Experimental Unicode/UTF8 Support on Windows
This release introduces some experimental build-time optional support for UNICODE pathnames on Windows. Essentially this works by following the model that Linux (and MacOS) have followed for years.
If this code is enabled, then the way ghostscript handles command lines, registry settings, file accesses and other api calls with top bit set characters in (i.e. codes >= 128) will change. The net benefit of this change is that ghostscript will now be able to cope with accessing files with unicode characters (i.e. codes >= 256) in their pathnames.
This behavior is all completely transparent to users, with the exception of those calling the gsapi functions with strings including 'extended ascii' (i.e. characters with codes >= 128 and <= 255). These characters include accented latin characters, such as u + umlaut, a + grave etc.
The changes required for code that is affected by this are relatively minor, but as this is a change to the current API, we are announcing it in advance, and inviting comments.
As of the 9.04 release, the code is disabled. For those who wish to experiment you will need to build Ghostscript from source, and either pass USEUNICODE=1 when you invoke nmake or edit psi/msvc.mak to remove the /DWINDOWS_NO_UNICODE option from CFLAGS.
WARNING: Our intention, subject to feedback, is to enable this by default in near-future releases (hopefully, the next major release). If you make use of the affected APIs you should be prepared for the change to occur - be aware, however, that the current code is experimental and, depending on the feedback we get, maybe subject to change.
NOTE: this whole change refers to file paths, command line parameters and so on - it does not imply that we have unilaterally extended Postscript to understand UNICODE.
To give an example, suppose we have a file 'EXAMPLE' we'd like to invoke ghostscript on, where 'EXAMPLE' is actually a string that contains some characters with codes >= 128.
On Linux (or MacOS X), when ghostscript is called from a shell, e.g.
the command is UTF8 encoded; this means that characters with codes < 128 are left unchanged, and characters >= 128 are encoded into multiple bytes. This encoded string is then passed to the standard 'main' entrypoint in the gs executable.
Ghostscript proceeds internally without any special handling of these multibyte characters at all. When it comes to access files it therefore passes out the UTF8 encoded strings to the standard OS file handling routines. These routines are designed to take pathnames in UTF8 format, and thus the files are accessed as normal.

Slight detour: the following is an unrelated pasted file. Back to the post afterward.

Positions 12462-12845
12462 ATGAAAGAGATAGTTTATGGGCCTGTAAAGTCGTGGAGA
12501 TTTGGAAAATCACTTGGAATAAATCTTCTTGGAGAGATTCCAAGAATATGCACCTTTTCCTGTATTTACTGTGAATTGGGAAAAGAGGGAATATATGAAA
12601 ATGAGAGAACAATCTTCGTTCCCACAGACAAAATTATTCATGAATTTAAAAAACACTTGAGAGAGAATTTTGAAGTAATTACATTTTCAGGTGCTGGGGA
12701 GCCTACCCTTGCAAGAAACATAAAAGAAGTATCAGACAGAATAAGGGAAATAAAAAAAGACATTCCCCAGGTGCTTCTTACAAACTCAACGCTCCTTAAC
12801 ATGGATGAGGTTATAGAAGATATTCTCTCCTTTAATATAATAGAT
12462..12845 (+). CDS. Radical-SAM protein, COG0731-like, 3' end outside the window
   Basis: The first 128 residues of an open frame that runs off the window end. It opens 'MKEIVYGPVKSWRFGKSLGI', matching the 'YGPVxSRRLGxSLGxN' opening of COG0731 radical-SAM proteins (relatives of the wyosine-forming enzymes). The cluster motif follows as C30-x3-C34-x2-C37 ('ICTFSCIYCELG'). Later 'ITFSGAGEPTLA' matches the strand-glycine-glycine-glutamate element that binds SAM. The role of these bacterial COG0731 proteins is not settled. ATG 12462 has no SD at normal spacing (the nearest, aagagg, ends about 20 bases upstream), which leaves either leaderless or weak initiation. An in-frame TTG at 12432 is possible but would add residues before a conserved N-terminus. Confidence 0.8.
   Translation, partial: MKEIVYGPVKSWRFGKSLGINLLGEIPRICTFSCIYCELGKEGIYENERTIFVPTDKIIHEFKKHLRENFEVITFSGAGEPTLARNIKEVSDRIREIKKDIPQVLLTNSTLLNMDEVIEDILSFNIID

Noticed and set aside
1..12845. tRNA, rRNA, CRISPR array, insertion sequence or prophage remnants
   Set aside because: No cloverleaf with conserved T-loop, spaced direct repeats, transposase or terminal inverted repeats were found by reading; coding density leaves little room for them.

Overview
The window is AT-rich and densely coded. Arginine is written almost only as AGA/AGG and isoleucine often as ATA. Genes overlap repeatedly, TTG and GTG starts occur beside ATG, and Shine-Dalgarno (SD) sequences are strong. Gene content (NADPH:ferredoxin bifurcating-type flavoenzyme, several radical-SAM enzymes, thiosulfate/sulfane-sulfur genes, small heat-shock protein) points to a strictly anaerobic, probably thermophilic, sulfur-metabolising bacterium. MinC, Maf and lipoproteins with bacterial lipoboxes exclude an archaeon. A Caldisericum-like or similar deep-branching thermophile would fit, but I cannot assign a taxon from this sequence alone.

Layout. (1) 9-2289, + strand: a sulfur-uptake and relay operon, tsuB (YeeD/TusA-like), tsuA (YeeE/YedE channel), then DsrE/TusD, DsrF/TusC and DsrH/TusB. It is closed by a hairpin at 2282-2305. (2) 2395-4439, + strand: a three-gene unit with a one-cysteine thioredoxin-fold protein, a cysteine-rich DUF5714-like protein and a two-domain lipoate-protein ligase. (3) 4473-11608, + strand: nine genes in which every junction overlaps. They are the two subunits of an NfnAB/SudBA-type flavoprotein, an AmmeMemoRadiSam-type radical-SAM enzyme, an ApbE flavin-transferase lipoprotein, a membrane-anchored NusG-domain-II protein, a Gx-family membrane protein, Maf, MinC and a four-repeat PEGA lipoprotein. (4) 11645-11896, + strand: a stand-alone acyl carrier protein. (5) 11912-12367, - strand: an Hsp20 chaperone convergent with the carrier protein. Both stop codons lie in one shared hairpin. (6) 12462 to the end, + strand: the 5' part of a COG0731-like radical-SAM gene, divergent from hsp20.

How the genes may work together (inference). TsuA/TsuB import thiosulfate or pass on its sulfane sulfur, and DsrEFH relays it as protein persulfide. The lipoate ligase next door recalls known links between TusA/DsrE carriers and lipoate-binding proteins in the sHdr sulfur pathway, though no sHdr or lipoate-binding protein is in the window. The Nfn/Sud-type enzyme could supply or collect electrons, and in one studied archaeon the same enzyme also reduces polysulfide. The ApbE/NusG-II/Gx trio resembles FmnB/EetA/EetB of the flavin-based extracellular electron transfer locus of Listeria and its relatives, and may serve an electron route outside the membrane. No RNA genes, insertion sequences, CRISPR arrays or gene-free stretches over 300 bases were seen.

If the Ghostscript executable outputs these (or other) strings to its stdout, the shell again converts the output from UTF8 back to unicode in order to display it.
The net effect is that the caller can seamlessly pass in unicode filenames, has his fileaccesses work out and gets unicode output without the core of ghostscript ever having to worry about it.
The code change discussed here endeavours to make Windows follow the same pattern as closely as possible.
When Windows executables are invoked, they can either be called through an 'ascii' entrypoint (main), or through a unicode ('wide') entrypoint (wmain). The difference is invisible to the caller, except that unicode executables can accept characters >= 256 in their invocations.
The new code changes ghostscript from being an ascii executable to being a unicode one. The Windows specific outer layer takes the unicode command string and UTF8 encodes it before passing it to the ghostscript core.
Similarly, the Windows specific filing system calls are updated to accept utf8 encoded strings from the core, and to convert them to unicode before operating on them.
The Windows gui app (gswin32.exe, NOT gswin32c.exe) is also updated to convert stdin/stdout between unicode and utf8 as appropriate, allowing unicode strings to be copied/pasted to/from other apps.
All of this should be completely transparent to the user, and no code changes should be required. The one area where changes may be required are where ghostscript is invoked through the gsapi functions.
Currently, on Linux (and MacOS X) any strings sent over the gsapi are assumed to be utf8 encoded (and thus can represent any Unicode character). On Windows, they are assumed simply to be in extended ASCII (and can therefore represent any character < 256 in the current codepage). With the proposed change, Windows will move to be in step with Linux. No differences will be caused to anyone who only uses chars <= 128, but those people using character codes between 128 and 256 (or indeed wanting to use higher codes) will need to utf8 encode the strings before calling gsapi functions.
Such encoding/decoding is a very simple process, and code for both directions can be found in psi/dwmain.c, psi/dwmainc.c and psi/dwtext.c.
Again, we welcome feedback on this feature, in this case problems or suggestions about the implementation can be submitted via Bugzilla but for detailed discussion about the approach for which we opted, it would be more beneficial discuss it (preferably) on our IRC channel #ghostscript on freenode.net, or on the gs-devel mailing list.